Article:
Like a typical giallo style film, this one uses a lot of vivid colorful lighting, heavy shadows and makes the viewer rely on their imagination a bit, as things are often times obscured and your mind has to fill in the blanks. This actually helps build the tension and the creep factor.

The acting isn’t superb and the dubbing is goofy at times but most of the chicks are hot, most of the violence is presented more artistically than an American slasher flick and this has a magical and surreal quality to it.

Man, I f’n love this movie. It’s certainly not a perfect film but if you love this style and want something more imaginative than just a run of the mill slasher picture, than this should satisfy.

Lastly, I love the music in this and I’m probably going to have to track down the soundtrack on vinyl.

Rating: 8.5/10
Pairs well with: Other giallo and slasher flicks of the time: OperaPhenomenaPiecesTenebre, A Blade In the Dark and The New York Ripper.

Comic Review: Deathstroke, Vol. 4: Defiance

Published: April 24th, 2018
Written by: Christopher Priest
Art by: Diogenes Neves, Carlos Pagulayan, Jason Paz, Larry Hama

DC Comics, 132 Pages

Review:

This is the biggest storyline so far in the current Deathstroke series. It sees Deathstroke try to further atone for his past sins while becoming the leader of a new group he has formed with his children and a few former Teen Titans.

Also, Deathstroke and his team wear some pretty cool looking black and white costumes.

This has been the biggest and most popular story in the most recent and ongoing Deathstroke series. So once I got to this volume, I was really excited to jump in, especially with all the plot threads leading up to it being fresh in my mind. There are several characters that this series is trying to balance but it has done a good job, so far, of keeping things moving and flowing properly.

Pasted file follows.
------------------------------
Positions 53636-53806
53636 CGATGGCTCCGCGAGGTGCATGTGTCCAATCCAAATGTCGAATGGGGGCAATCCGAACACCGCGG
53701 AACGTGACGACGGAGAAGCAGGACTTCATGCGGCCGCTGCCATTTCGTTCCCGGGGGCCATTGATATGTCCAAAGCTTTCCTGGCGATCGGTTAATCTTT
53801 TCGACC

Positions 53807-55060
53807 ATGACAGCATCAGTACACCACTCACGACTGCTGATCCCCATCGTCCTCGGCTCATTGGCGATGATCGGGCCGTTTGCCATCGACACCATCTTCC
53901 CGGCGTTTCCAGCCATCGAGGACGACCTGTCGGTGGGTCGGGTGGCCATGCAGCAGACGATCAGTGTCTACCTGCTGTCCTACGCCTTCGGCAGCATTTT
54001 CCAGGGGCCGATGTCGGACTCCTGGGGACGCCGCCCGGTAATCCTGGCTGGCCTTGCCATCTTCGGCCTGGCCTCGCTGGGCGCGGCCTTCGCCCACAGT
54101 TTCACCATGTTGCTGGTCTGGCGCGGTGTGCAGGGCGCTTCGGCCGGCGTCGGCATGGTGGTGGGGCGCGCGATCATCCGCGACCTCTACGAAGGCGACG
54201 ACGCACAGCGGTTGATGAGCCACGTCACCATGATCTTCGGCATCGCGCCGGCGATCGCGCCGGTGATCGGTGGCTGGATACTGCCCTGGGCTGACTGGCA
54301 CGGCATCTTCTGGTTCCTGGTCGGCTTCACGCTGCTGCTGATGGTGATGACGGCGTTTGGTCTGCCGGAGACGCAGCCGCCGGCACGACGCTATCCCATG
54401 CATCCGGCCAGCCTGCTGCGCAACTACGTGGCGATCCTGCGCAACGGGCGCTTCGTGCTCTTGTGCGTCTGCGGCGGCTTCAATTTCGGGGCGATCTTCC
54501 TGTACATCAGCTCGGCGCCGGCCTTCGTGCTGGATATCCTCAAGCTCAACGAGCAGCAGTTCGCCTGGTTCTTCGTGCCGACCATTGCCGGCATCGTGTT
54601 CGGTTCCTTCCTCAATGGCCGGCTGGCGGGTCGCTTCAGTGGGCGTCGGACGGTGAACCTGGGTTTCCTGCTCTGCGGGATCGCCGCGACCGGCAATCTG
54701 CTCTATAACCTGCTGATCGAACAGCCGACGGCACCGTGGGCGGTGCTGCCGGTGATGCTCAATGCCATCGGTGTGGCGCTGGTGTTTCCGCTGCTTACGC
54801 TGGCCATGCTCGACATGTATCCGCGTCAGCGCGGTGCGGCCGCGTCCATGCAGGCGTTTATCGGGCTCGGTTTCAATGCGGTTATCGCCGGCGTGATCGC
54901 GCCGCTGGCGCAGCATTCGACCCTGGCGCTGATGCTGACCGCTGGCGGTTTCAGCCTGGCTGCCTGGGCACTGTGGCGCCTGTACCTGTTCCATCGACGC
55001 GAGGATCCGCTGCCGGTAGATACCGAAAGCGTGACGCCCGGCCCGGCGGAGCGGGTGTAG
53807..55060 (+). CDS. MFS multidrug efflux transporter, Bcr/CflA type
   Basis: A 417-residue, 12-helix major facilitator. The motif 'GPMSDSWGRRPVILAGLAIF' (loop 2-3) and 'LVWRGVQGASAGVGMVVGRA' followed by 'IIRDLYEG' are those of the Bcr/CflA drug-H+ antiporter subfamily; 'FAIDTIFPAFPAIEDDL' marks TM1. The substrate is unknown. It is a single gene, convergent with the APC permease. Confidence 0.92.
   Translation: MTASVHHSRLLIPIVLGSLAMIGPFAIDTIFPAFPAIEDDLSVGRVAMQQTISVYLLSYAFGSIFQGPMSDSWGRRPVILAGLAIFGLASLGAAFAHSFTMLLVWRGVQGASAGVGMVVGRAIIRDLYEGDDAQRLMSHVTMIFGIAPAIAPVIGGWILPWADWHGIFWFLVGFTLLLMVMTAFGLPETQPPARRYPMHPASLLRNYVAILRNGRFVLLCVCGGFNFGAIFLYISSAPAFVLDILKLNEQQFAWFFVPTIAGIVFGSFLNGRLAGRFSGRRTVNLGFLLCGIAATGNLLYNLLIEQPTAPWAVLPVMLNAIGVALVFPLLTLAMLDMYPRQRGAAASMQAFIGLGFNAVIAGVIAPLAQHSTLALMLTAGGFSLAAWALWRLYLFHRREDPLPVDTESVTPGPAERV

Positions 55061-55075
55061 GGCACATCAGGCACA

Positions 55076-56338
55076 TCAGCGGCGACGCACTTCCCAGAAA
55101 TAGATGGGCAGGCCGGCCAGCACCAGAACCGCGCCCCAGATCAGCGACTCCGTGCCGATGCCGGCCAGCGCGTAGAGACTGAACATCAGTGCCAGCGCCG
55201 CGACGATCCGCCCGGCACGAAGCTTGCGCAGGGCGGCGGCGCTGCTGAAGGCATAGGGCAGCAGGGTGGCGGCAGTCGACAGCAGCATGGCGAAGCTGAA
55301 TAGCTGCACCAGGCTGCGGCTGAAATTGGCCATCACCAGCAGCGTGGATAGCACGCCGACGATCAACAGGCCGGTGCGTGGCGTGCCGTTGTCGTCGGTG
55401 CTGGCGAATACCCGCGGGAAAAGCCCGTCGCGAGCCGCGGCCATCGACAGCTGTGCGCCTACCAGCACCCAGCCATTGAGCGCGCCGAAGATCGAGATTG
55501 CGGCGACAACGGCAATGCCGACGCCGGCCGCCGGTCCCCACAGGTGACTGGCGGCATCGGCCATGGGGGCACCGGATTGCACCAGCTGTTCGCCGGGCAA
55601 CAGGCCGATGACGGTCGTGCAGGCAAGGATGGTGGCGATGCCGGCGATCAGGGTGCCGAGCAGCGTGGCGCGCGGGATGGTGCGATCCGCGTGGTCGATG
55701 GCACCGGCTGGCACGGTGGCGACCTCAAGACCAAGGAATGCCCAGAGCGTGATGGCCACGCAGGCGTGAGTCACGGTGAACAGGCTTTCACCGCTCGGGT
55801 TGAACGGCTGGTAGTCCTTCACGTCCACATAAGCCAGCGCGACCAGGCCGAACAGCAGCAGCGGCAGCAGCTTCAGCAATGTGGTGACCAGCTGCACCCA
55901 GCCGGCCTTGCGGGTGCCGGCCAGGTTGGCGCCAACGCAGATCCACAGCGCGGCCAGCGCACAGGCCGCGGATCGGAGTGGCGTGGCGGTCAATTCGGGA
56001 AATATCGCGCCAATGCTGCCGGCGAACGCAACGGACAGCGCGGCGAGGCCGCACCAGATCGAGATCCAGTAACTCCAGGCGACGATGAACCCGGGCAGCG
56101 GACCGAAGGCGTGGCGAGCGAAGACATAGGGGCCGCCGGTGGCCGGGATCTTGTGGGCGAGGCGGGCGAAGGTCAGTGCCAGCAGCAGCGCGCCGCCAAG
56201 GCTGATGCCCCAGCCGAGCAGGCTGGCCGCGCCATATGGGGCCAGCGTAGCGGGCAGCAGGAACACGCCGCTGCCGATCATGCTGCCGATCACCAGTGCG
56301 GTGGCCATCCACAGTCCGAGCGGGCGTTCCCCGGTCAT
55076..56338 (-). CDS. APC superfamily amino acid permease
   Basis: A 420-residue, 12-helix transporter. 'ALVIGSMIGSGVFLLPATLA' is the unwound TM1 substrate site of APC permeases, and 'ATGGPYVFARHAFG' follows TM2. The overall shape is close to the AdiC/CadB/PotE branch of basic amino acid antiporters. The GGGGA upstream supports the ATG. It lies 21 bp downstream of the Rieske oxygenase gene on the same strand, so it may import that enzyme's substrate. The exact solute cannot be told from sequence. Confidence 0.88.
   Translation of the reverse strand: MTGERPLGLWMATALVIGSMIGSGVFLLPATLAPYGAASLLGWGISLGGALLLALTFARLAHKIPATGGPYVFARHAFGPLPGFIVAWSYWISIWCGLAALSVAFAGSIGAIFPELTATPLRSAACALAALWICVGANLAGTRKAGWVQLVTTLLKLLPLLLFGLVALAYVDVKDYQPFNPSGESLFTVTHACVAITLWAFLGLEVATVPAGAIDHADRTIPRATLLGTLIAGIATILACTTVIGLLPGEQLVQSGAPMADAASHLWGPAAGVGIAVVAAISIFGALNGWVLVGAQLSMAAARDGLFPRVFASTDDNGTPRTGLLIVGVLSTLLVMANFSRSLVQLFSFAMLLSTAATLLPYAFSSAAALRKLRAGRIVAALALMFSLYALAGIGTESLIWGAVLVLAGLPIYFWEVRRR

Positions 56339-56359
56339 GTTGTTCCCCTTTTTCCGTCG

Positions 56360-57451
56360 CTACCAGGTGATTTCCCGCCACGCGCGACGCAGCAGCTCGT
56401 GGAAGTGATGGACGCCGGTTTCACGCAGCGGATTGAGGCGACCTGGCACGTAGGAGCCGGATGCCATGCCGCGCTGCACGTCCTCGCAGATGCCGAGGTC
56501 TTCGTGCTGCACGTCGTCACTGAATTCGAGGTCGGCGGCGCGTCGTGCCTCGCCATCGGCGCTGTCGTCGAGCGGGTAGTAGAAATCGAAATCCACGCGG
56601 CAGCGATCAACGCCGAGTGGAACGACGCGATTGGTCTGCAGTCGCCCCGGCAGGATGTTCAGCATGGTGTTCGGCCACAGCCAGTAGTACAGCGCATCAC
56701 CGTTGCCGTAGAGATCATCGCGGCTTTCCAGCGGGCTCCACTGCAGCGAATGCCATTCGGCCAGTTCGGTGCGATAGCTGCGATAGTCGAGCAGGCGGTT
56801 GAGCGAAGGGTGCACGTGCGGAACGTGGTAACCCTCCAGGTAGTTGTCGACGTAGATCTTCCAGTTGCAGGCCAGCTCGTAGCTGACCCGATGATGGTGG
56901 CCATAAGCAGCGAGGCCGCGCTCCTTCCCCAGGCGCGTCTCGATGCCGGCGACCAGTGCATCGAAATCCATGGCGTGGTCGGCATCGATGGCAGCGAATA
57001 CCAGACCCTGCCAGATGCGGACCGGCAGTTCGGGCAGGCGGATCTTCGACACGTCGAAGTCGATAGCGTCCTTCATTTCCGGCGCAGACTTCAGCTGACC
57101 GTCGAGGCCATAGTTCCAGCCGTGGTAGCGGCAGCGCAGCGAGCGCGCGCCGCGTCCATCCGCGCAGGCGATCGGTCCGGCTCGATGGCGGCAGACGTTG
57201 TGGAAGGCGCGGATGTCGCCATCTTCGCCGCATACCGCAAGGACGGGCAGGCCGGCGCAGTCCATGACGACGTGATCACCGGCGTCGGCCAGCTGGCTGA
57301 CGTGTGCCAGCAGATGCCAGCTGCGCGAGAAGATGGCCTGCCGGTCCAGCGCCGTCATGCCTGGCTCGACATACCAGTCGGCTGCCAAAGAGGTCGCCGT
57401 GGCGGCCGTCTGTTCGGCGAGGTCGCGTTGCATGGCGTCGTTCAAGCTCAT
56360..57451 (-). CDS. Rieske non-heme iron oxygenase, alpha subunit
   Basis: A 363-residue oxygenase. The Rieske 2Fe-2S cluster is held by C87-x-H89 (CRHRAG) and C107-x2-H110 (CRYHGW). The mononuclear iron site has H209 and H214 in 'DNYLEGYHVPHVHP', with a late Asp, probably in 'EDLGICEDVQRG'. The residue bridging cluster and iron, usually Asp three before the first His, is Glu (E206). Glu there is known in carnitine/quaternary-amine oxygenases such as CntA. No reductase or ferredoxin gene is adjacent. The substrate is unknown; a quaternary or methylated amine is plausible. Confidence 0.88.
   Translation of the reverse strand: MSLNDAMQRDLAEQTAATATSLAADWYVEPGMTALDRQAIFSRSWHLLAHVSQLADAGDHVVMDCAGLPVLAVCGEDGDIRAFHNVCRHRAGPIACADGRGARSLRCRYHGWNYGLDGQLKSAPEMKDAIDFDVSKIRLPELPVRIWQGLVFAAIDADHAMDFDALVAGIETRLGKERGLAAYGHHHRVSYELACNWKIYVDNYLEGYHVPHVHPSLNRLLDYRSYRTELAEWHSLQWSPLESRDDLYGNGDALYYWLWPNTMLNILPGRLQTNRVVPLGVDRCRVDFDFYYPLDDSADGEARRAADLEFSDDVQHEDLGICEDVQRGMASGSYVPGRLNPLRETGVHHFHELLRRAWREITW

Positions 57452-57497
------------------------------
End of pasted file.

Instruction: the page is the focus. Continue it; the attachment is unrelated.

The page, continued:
And sure, Deathstroke is often times overshadowed by other characters in his own series but it all ties directly to him and his journey since the current series started.

The biggest problem with this chapter, however, is that it doesn’t wrap up within this volume. The Defiance team’s story carries over into what will be the next installment, which isn’t released for a few more months. I’d like to jump into it while this is all fresh but I guess I’ll have to pickup a few of the single issues I’m missing to fill the few holes in my collection.

What I like about this though, is that it feels like a throwback to Cable coming into New Mutants and eventually forming X-Force. There are some parallels to it and it makes this feel like something I would have read in the early ’90s when I was first getting into comics at a deeper level.

This is capped off by a story that sort of interjects itself into the Defiance plot and forces the series to switch gears momentarily. But that story was really cool and pits Slade Wilson against several of DC’s top villains who are trying to test if he has turned over a new leaf or if he is still “evil” at his core.

This was a good collection but it leaves you hanging.

Rating: 8/10
Pairs well with: The other Deathstroke stories since DC’s Rebirth. Also, the current runs on Nightwing and Red Hood and the Outlaws.